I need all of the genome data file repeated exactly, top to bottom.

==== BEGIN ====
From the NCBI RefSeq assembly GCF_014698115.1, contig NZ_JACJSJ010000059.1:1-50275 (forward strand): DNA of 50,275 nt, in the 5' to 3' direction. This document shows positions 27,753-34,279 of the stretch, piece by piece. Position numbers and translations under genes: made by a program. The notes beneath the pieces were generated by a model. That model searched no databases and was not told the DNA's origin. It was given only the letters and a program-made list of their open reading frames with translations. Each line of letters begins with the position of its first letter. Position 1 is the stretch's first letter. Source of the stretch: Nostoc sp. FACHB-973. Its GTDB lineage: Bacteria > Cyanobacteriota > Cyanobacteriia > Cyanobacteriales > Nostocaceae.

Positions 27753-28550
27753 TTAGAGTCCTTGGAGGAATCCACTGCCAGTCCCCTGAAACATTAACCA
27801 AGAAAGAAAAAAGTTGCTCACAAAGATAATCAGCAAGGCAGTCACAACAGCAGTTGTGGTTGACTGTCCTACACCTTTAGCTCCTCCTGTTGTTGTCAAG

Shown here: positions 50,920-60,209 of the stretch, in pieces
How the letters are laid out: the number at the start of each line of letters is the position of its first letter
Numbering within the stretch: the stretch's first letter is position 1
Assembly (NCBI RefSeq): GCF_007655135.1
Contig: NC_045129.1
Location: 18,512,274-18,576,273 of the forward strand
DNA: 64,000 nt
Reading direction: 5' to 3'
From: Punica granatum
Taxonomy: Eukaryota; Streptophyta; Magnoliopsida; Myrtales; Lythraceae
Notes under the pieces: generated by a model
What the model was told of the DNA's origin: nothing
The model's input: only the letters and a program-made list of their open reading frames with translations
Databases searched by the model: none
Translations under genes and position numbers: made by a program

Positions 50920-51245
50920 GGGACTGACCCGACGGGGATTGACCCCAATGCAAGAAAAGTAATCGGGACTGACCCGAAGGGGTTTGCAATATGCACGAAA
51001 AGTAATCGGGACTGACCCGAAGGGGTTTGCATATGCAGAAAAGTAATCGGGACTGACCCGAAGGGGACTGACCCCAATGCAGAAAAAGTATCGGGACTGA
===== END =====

From the NCBI RefSeq assembly GCF_014698115.1, contig NZ_JACJSJ010000059.1:1-50275 (forward strand): DNA of 50,275 nt, in the 5' to 3' direction. This document shows positions 27,753-34,279 of the stretch, piece by piece. Position numbers and translations under genes: made by a program. The notes beneath the pieces were generated by a model. That model searched no databases and was not told the DNA's origin. It was given only the letters and a program-made list of their open reading frames with translations. Each line of letters begins with the position of its first letter. Position 1 is the stretch's first letter. Source of the stretch: Nostoc sp. FACHB-973. Its GTDB lineage: Bacteria > Cyanobacteriota > Cyanobacteriia > Cyanobacteriales > Nostocaceae.

Positions 27753-28550
27753 TTAGAGTCCTTGGAGGAATCCACTGCCAGTCCCCTGAAACATTAACCA
27801 AGAAAGAAAAAAGTTGCTCACAAAGATAATCAGCAAGGCAGTCACAACAGCAGTTGTGGTTGACTGTCCTACACCTTTAGCTCCTCCTGTTGTTGTCAAG

Shown here: positions 50,920-60,209 of the stretch, in pieces
How the letters are laid out: the number at the start of each line of letters is the position of its first letter
Numbering within the stretch: the stretch's first letter is position 1
Assembly (NCBI RefSeq): GCF_007655135.1
Contig: NC_045129.1
Location: 18,512,274-18,576,273 of the forward strand
DNA: 64,000 nt
Reading direction: 5' to 3'
From: Punica granatum
Taxonomy: Eukaryota; Streptophyta; Magnoliopsida; Myrtales; Lythraceae
Notes under the pieces: generated by a model
What the model was told of the DNA's origin: nothing
The model's input: only the letters and a program-made list of their open reading frames with translations
Databases searched by the model: none
Translations under genes and position numbers: made by a program

Positions 50920-51245
50920 GGGACTGACCCGACGGGGATTGACCCCAATGCAAGAAAAGTAATCGGGACTGACCCGAAGGGGTTTGCAATATGCACGAAA
51001 AGTAATCGGGACTGACCCGAAGGGGTTTGCATATGCAGAAAAGTAATCGGGACTGACCCGAAGGGGACTGACCCCAATGCAGAAAAAGTATCGGGACTGA